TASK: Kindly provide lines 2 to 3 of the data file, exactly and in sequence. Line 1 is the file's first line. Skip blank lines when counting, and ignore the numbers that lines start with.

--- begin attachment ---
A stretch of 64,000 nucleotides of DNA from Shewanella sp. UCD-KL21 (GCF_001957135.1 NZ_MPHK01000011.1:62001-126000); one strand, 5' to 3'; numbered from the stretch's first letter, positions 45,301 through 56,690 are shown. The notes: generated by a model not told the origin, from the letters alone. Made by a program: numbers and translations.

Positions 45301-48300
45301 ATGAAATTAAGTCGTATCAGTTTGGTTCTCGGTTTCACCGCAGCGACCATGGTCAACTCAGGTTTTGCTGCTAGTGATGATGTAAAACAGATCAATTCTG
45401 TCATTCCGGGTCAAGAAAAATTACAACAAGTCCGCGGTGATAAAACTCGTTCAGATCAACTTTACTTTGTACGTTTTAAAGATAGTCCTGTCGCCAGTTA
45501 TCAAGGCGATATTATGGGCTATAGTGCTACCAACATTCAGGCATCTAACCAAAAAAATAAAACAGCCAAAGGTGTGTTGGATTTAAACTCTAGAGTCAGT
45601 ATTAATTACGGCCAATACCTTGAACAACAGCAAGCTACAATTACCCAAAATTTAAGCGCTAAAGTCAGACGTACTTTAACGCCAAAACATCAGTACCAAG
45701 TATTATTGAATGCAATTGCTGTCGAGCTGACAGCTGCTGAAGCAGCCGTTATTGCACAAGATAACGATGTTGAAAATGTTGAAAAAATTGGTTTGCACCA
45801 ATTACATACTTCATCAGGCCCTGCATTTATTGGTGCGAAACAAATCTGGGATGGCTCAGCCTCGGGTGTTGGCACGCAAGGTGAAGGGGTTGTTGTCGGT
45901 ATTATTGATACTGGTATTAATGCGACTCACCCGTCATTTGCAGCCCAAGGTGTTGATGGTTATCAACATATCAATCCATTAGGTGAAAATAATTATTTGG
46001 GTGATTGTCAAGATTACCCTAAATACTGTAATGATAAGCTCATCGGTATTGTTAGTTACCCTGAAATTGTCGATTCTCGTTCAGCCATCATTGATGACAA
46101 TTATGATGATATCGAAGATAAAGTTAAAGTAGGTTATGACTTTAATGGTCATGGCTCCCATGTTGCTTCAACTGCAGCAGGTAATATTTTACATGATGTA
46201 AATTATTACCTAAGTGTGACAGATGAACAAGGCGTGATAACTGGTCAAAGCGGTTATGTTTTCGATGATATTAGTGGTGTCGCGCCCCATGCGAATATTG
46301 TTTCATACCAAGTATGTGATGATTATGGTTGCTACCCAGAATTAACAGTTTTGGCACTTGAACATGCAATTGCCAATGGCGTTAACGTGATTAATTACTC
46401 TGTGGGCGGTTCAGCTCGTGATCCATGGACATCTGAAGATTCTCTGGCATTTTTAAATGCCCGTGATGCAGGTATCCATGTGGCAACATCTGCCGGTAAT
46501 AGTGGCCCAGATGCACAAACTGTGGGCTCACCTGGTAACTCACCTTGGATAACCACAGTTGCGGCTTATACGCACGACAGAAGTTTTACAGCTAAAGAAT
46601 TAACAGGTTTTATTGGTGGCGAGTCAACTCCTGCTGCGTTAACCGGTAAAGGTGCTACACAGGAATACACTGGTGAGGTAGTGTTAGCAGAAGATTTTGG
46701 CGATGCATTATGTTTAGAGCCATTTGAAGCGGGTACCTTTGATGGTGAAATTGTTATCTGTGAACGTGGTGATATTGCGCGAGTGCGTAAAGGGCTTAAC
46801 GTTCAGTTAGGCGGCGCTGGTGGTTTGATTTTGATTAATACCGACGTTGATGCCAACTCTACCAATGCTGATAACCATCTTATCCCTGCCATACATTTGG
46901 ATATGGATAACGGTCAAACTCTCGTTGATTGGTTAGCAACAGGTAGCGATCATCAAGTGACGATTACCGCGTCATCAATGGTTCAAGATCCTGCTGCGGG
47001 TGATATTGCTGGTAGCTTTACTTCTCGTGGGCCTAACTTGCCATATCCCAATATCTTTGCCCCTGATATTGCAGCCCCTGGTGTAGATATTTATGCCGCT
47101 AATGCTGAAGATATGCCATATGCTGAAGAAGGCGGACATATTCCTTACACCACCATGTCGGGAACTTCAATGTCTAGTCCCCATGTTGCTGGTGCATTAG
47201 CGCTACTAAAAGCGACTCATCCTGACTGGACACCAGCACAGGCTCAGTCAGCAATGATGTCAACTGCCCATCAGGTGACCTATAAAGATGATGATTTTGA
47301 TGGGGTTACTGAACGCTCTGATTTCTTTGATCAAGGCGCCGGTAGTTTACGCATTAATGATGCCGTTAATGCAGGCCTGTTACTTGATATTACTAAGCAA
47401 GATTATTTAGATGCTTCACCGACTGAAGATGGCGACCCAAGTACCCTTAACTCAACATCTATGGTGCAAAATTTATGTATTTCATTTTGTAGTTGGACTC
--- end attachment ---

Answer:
Positions 45301-48300
45301 ATGAAATTAAGTCGTATCAGTTTGGTTCTCGGTTTCACCGCAGCGACCATGGTCAACTCAGGTTTTGCTGCTAGTGATGATGTAAAACAGATCAATTCTG